Employer may continue to qualify for the ERC including to the first quarter in 2020 where gross receipts are greater than 80% of that same quarter in 2019.
A decrease of more than 20% for a 2021 quarter when compared to that same quarter in 2019.

For 2021 only, employers have the option to look at the immediately preceding calendar quarter to determine eligibility for 2021 Q1 and Q2.
How is the Credit Calculated?50% of qualified wages paid during the year, up to $10,000 of annual wages per employee.70% of qualified wages paid during the quarter, up to $10,000 of quarterly wages per employee.
Impact on Employer SizeEmployers with 100 or fewer average monthly full-time employees during 2019 can claim a credit for all qualified wages paid to any employee during the period, subject to $10,000 of maximum wages during the year.

Employers with more than 100 average monthly full-time employees during 2019 may only claim a credit for employees not providing services during the time period.
Employers with 500 or fewer average monthly full-time employees during 2019 can claim a credit for all qualified wages paid to any employee during the period, subject to $10,000 of maximum wages/per quarter.

Employers with more than 500 average monthly full-time employees during 2019 may only claim a credit for employees not providing services during the time period.
Is the Credit Refundable?Yes! Any excess credit is treated as overpayment that is refundable.Yes – no changes.

For 2021, employers may now receive an advance payment of the credit, up to certain limits.
Interaction with PPP LoansOriginally, employers that received a PPP loan could not claim the ERC. With the Consolidated Appropriations Act in December 2020, this limitation is retroactively repealed.

For wages paid starting March 13, 2020, employers with PPP loans are now eligible to claim the credit for 2020 and 2021. The credit may not be claimed for wages paid with PPP loan proceeds.

ERC Example

To demonstrate how beneficial this credit may be, let’s walk through an example:

A school typically has 75 full-time employees. It received a PPP loan in April 2020 and therefore didn’t claim the ERC during 2020. The school was remote for the end of the 2020 school year and started the 2021 school year in hybrid mode. Many of its extracurricular activities are still unable to continue due to COVID restrictions through the end of the school year in June 2021. Each employee is paid at least $10,000 per quarter in 2020 and 2021.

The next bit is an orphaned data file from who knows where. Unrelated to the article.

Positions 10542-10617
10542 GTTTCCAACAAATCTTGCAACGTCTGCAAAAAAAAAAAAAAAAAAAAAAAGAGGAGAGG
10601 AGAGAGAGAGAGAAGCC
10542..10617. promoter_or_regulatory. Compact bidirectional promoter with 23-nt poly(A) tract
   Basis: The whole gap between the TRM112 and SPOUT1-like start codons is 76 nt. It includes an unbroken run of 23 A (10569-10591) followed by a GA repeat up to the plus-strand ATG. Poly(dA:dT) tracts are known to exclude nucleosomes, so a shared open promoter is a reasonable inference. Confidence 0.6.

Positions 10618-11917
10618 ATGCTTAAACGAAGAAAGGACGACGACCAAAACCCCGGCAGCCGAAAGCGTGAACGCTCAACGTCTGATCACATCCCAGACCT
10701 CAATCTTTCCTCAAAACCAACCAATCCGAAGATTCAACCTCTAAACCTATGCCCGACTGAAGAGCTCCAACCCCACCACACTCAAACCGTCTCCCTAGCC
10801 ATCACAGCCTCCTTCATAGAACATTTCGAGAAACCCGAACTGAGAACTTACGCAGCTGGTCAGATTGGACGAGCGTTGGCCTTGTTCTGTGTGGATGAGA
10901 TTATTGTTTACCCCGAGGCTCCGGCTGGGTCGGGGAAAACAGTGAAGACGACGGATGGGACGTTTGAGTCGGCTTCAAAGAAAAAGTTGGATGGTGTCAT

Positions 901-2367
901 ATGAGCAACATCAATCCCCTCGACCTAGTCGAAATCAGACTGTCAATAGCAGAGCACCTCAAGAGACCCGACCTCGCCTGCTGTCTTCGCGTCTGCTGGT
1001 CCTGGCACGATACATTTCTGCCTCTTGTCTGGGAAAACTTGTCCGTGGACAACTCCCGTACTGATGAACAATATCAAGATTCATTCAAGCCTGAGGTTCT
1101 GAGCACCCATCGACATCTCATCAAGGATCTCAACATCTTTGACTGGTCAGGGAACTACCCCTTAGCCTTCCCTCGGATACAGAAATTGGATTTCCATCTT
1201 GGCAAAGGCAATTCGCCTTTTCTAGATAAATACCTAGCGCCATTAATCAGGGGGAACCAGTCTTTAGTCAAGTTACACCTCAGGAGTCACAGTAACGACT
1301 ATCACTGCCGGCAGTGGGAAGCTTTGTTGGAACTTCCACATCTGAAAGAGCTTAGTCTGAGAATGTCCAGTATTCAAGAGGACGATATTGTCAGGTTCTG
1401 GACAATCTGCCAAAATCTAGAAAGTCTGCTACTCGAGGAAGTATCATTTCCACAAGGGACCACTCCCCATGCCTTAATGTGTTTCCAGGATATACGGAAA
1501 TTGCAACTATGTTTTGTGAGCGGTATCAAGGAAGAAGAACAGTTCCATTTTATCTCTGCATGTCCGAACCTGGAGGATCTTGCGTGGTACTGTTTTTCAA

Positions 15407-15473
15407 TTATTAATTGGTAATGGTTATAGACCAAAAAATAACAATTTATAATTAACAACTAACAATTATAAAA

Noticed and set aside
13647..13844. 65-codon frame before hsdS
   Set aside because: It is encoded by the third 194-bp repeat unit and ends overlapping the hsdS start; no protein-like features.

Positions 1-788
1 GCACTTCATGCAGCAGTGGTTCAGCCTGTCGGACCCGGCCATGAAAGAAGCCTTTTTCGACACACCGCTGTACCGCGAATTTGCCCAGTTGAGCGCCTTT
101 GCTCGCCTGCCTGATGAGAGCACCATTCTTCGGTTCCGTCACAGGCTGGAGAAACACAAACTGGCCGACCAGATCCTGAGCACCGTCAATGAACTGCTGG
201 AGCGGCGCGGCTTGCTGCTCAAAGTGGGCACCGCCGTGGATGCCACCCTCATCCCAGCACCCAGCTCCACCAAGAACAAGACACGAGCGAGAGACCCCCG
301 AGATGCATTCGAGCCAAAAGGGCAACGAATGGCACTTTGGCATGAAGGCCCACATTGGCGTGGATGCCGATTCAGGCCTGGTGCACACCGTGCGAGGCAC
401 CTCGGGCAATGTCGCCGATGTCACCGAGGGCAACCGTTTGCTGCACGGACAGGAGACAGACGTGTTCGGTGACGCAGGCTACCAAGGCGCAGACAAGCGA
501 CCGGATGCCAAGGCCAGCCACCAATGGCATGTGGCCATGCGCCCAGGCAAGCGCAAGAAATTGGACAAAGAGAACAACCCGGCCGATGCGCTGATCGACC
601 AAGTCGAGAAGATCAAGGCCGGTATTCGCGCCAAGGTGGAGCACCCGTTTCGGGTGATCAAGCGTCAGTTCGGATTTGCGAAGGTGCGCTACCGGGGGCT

$10,000 per quarter x 75 employees = $750,000 per quarter
$750,000 per quarter x 70% credit = $525,000 credit per quarter

Under this example, the school may be eligible for a 2021 credit of $1,050,000.

The school may also retroactively file a refund claim for the credit in 2020 due to the eligibility changes to PPP loan recipients. The retroactive calculation for 2020 is as follows:

$10,000 for 2020 x 75 employees = $750,000 for all of 2020
$750,000 x 50% credit = $375,000 credit for 2020

Under this example, the school may receive a 2020 retroactive refund of $375,000 for wages paid.

In the end, the school may be eligible for a total refundable credit of $1,425,000 as a result of the recent changes to the credit calculation.


Given recent law changes, do not ignore the employee retention credit. Many employers that were originally ineligible due to receiving a PPP loan are now able to utilize this credit as well. The ability to retroactively receive a refund for 2020 qualifying wages and expanded credit opportunities in 2021 may give your organization a sizeable refund and immediate cash flow.

If you have additional questions, please contact your advisor at Clark Nuber for up-to-date information on the latest rules surrounding the Employee Retention Credit.

©2021 Clark Nuber PS. All rights reserved.

This article or blog contains general information only and should not be construed as accounting, business, financial, investment, legal, tax, or other professional advice or services. Before making any decision or taking any action, you should engage a qualified professional advisor.